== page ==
Uncrewed Systems Technology 046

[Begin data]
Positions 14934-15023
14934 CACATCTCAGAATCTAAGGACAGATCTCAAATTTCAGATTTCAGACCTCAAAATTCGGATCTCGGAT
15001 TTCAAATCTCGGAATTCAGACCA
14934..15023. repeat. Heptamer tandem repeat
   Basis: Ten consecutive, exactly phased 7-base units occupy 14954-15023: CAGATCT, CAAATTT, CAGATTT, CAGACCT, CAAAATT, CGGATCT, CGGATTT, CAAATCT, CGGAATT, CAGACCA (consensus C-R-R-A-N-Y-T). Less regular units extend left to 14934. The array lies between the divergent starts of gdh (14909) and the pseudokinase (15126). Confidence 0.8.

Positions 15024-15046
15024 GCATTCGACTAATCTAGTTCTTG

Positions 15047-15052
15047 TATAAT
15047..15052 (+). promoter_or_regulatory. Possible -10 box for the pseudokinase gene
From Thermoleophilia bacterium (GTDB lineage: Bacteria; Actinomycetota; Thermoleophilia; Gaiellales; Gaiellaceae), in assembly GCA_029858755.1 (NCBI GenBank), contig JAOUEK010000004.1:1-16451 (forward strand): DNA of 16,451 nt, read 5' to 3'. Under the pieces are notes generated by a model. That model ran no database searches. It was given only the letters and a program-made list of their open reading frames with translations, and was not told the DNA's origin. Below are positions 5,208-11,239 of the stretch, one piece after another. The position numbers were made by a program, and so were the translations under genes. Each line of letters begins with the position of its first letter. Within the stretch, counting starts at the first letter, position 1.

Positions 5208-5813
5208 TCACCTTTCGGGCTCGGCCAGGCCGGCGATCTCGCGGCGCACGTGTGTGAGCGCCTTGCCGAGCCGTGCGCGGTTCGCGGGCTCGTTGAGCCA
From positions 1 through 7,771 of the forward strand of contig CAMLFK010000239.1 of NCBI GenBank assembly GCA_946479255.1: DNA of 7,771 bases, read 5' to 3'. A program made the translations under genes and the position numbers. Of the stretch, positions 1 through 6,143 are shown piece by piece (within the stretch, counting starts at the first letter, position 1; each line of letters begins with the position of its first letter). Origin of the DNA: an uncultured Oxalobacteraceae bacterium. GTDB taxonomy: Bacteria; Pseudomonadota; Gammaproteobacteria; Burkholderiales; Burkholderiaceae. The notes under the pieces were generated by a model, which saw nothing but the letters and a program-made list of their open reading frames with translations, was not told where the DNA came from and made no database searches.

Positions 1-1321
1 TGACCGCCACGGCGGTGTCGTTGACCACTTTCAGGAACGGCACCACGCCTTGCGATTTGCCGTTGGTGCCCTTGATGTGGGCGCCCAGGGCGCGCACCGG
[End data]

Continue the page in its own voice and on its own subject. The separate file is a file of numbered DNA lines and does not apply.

98 I t goes without saying that the safe guidance and localisation of uncrewed systems are critical factors in any application. Positioning errors do happen though, and unfortunately more and more often. GNSS receivers these days have to work under a barrage of interference sources that include multi- path effects from urban environments as well as RF spectrum congestion as a result of GNSS in personal devices, cars and indeed other uncrewed systems. Adding these to the rising threat of jamming and spoofing that autonomous systems for the defence industry have to contend with, it is no wonder that GNSS solutions manufacturers and researchers are working harder than ever to evolve their products and ensure that robust, persistent and trustworthy navigation data can be delivered in small, lightweight and energy-efficient modules. Their efforts are supported by the continuing rise of new L5 satellite constellations and others designed around aiding and correcting the signals from systems such as GPS, Beidou and Galileo. Tandem advances in antennas, IMUs and other supplementary technologies also bear close monitoring for uncrewed systems engineers aiming to safeguard their latest vehicles against disruptions in receiving GNSS data. Benchmarking GNSSs When it comes to selecting the best GNSS receiver for a particular job, the use case must first be considered. UAVs and USVs for instance depend on navigation, precise positioning and Rory Jackson examines how GNSS technology has advanced in recent years, and points to some probable future trends Here’s the position October/November 2022 | Uncrewed Systems Technology GNSS products for UAVs are advancing in their levels of accuracy, integrity, SWaP and certification (Courtesy of uAvionix)